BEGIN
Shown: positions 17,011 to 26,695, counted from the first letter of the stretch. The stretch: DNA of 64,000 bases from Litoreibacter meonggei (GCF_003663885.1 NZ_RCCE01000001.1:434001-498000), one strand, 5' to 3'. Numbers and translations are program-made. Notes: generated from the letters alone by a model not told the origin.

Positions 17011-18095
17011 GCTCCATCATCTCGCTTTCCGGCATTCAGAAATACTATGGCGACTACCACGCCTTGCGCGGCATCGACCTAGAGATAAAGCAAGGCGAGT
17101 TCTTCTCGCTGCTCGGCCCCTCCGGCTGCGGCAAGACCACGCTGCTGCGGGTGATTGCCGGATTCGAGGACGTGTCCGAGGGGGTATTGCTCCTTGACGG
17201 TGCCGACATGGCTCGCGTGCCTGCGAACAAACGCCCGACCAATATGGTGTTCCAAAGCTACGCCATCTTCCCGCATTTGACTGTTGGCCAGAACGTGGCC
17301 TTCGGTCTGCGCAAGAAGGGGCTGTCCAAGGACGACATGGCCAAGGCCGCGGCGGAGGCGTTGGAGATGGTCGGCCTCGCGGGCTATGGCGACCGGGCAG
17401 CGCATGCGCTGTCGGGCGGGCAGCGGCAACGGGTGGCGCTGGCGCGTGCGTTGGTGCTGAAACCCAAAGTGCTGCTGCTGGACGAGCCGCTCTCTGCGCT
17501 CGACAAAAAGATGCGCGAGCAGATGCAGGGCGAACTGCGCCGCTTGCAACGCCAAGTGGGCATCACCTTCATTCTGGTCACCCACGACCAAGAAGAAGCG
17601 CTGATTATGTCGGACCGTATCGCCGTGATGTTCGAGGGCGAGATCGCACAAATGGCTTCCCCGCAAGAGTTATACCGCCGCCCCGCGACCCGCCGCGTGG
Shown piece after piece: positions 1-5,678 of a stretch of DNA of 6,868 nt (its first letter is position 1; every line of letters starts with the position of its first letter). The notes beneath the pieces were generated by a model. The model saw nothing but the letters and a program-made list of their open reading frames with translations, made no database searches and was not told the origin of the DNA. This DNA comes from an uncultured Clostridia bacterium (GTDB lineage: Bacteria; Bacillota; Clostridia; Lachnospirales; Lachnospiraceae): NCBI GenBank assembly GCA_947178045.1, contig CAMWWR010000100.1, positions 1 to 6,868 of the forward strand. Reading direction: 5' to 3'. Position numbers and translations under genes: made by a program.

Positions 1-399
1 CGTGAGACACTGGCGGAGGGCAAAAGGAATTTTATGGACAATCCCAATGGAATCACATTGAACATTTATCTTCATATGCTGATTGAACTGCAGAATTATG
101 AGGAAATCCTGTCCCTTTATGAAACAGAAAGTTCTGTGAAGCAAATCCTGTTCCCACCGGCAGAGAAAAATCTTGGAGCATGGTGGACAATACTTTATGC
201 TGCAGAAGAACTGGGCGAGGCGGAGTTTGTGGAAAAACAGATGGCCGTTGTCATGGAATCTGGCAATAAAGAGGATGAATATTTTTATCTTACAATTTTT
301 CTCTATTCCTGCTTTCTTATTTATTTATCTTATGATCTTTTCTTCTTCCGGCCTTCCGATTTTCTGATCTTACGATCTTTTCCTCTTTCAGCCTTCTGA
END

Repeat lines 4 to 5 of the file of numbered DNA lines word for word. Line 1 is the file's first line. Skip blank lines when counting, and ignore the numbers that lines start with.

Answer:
17101 TCTTCTCGCTGCTCGGCCCCTCCGGCTGCGGCAAGACCACGCTGCTGCGGGTGATTGCCGGATTCGAGGACGTGTCCGAGGGGGTATTGCTCCTTGACGG
17201 TGCCGACATGGCTCGCGTGCCTGCGAACAAACGCCCGACCAATATGGTGTTCCAAAGCTACGCCATCTTCCCGCATTTGACTGTTGGCCAGAACGTGGCC